Earth just gained a new mini-moon
How was it found: The asteroid, called 2020 CD3 (also known as C26FED2), was discovered by the Catalina Sky Survey at the University of Arizona on February 15. The two researchers responsible for the discovery held off on announcing their findings while they confirmed exactly what 2020 CD3 was and what its orbit looked like. Its small size and peculiar orbit helped hide it well from astronomers.
Mini moons are formally known as Temporary Captured Orbiters (TCO)—objects that are currently looping the planet, but will eventually shove off and resume their trip around the sun. CSS previously found a TCO that stumbled into Earth’s orbit in 2006, before exiting the following year.
Earth might have a tiny new moon. On 19 February, astronomers at the Catalina Sky Survey in Arizona spotted a dim object moving quickly across the sky. Over the next few days, researchers at six more observatories around the world watched the object, designated 2020 CD3, and calculated its orbit, confirming that it has been gravitationally bound to Earth for about three years.
An announcement posted by the Minor Planet Center, which monitors small bodies in space, states that “no link to a known artificial object has been found”, implying that it is most likely an asteroid caught by Earth’s gravity as it passed by.
This is just the second asteroid known to have been captured by our planet as a mini-moon – the first, 2006 RH120, hung around between September 2006 and June 2007 before escaping.
Our new moon is probably between 1.9 and 3.5 metres across, or roughly the size of a car, making it no match for Earth’s primary moon. It circles our planet about once every 47 days on a wide, oval-shaped orbit that mostly swoops far outside the larger moon’s path.
The tiny asteroid, dubbed 2020 CD3, was spotted by astronomers in Tucson, Arizona, on Feb. 15.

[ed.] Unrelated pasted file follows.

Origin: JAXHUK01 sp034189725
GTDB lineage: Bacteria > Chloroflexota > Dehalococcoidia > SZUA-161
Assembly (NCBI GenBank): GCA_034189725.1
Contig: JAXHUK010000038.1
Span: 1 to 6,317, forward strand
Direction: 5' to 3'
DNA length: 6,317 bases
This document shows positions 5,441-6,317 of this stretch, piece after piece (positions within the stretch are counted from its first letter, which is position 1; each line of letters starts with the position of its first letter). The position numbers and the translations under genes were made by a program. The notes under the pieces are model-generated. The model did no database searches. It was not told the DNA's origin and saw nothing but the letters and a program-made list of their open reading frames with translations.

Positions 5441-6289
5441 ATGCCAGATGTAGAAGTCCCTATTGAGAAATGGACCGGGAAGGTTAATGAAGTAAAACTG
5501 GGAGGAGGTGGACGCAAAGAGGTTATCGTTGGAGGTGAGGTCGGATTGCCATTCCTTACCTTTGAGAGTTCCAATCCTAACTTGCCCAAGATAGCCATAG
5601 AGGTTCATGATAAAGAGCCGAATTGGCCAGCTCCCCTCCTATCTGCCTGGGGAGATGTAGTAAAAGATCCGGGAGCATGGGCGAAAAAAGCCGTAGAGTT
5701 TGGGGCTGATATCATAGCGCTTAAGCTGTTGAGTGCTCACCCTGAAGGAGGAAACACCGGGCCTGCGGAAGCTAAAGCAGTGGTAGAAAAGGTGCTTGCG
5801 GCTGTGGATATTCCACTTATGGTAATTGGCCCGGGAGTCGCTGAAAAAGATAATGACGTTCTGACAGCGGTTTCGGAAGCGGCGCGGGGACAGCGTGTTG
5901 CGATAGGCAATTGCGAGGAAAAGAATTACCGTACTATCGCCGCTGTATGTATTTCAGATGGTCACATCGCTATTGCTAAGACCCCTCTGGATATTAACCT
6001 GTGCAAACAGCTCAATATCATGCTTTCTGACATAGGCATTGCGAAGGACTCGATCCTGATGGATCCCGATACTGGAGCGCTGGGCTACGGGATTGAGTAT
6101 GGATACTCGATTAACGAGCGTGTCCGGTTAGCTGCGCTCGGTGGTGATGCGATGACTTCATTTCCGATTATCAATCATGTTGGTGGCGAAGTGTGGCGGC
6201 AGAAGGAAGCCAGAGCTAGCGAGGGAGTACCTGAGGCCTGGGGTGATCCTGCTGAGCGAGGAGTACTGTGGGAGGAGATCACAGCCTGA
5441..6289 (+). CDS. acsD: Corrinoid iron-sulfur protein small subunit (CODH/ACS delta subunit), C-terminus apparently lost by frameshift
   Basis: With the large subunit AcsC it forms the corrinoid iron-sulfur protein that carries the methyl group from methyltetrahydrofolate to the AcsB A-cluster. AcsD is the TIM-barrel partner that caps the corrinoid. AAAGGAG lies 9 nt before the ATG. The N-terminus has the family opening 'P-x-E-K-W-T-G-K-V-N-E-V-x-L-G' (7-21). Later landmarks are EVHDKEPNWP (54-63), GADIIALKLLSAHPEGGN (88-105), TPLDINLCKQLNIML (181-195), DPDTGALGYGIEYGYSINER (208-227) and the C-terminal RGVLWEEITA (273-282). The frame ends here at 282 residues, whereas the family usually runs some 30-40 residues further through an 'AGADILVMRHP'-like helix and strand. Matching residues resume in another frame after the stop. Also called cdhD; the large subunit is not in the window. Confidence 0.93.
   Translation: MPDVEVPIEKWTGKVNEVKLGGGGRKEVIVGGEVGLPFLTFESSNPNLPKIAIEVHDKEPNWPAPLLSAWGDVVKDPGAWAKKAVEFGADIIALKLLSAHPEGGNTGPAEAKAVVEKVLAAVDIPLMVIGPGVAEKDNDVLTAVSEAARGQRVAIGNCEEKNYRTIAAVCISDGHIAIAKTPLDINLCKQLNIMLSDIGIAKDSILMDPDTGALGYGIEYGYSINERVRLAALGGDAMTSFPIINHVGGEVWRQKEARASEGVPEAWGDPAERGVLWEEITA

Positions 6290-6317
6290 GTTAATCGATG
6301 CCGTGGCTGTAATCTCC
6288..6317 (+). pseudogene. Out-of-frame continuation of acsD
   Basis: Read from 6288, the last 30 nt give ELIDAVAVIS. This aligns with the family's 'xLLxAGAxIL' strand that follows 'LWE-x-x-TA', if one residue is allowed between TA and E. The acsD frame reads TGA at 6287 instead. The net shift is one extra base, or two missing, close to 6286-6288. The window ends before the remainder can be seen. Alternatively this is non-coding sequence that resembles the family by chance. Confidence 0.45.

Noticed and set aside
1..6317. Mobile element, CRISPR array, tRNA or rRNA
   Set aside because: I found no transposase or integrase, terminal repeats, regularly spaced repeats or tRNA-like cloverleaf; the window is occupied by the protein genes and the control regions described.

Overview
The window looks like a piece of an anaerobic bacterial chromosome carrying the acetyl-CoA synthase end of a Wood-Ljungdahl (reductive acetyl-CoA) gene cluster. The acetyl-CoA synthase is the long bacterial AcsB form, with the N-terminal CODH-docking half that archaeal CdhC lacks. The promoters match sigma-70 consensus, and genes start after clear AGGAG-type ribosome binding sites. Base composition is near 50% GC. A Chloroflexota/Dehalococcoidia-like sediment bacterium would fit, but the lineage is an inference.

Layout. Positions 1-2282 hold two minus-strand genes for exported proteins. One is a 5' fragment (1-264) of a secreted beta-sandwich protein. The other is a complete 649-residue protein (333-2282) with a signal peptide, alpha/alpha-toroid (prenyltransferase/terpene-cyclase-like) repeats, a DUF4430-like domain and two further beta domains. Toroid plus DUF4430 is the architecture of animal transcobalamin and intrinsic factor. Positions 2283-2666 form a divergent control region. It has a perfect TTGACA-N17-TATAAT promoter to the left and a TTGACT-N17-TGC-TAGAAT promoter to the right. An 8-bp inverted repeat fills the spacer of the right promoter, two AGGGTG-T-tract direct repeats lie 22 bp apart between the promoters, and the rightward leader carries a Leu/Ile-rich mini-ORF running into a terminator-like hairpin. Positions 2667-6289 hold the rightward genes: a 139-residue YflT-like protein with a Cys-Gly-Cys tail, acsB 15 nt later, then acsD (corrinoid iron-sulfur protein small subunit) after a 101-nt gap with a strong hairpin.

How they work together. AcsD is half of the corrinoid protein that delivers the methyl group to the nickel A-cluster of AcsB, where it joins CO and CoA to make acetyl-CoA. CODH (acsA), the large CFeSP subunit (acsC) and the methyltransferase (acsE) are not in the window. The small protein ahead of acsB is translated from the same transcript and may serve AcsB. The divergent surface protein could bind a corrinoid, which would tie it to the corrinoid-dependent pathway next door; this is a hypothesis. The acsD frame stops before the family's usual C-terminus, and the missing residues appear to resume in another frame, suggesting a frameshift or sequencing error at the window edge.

“BIG NEWS,” Kacper Wierzchos, a researcher with the Catalina Sky Survey at the University of Arizona’s Lunar and Planetary Lab, tweeted Tuesday. “Earth has a new temporarily captured object/Possible mini-moon called 2020 CD3. On the night of Feb. 15, my Catalina Sky Survey teammate Teddy Pruyne and I found a 20th magnitude object.”
Wierzchos said that the object measures about 6 feet to 11 feet across and that its orbit suggests that it entered Earth’s orbit around three years ago.
In its official designation, the IAU said observations “indicate that this object is temporarily bound to Earth.” The organization added: “No evidence of perturbations due to solar radiation pressure is seen, and no link to a known artificial object has been found. Further observations and dynamical studies are strongly encouraged.”
The last asteroid to get caught in Earth’s orbit was 2006 RH120. The space rock, which orbits the sun and passes close to Earth every few decades, was captured by the planet’s gravity in June 2006 and stayed until around September 2007, before it swung back out into the solar system.
We could have a new space neighbor, at least for a while. Astronomers at the NASA-funded Catalina Sky Survey reckon they’ve spotted an asteroid that’s caught in Earth’s gravity.
“Earth has a new temporarily captured object/Possible mini-moon called 2020 CD3. On the night of Feb. 15, my Catalina Sky Survey teammate Teddy Pruyne and I found a 20th magnitude object,” Kacper Wierzchos tweeted Tuesday.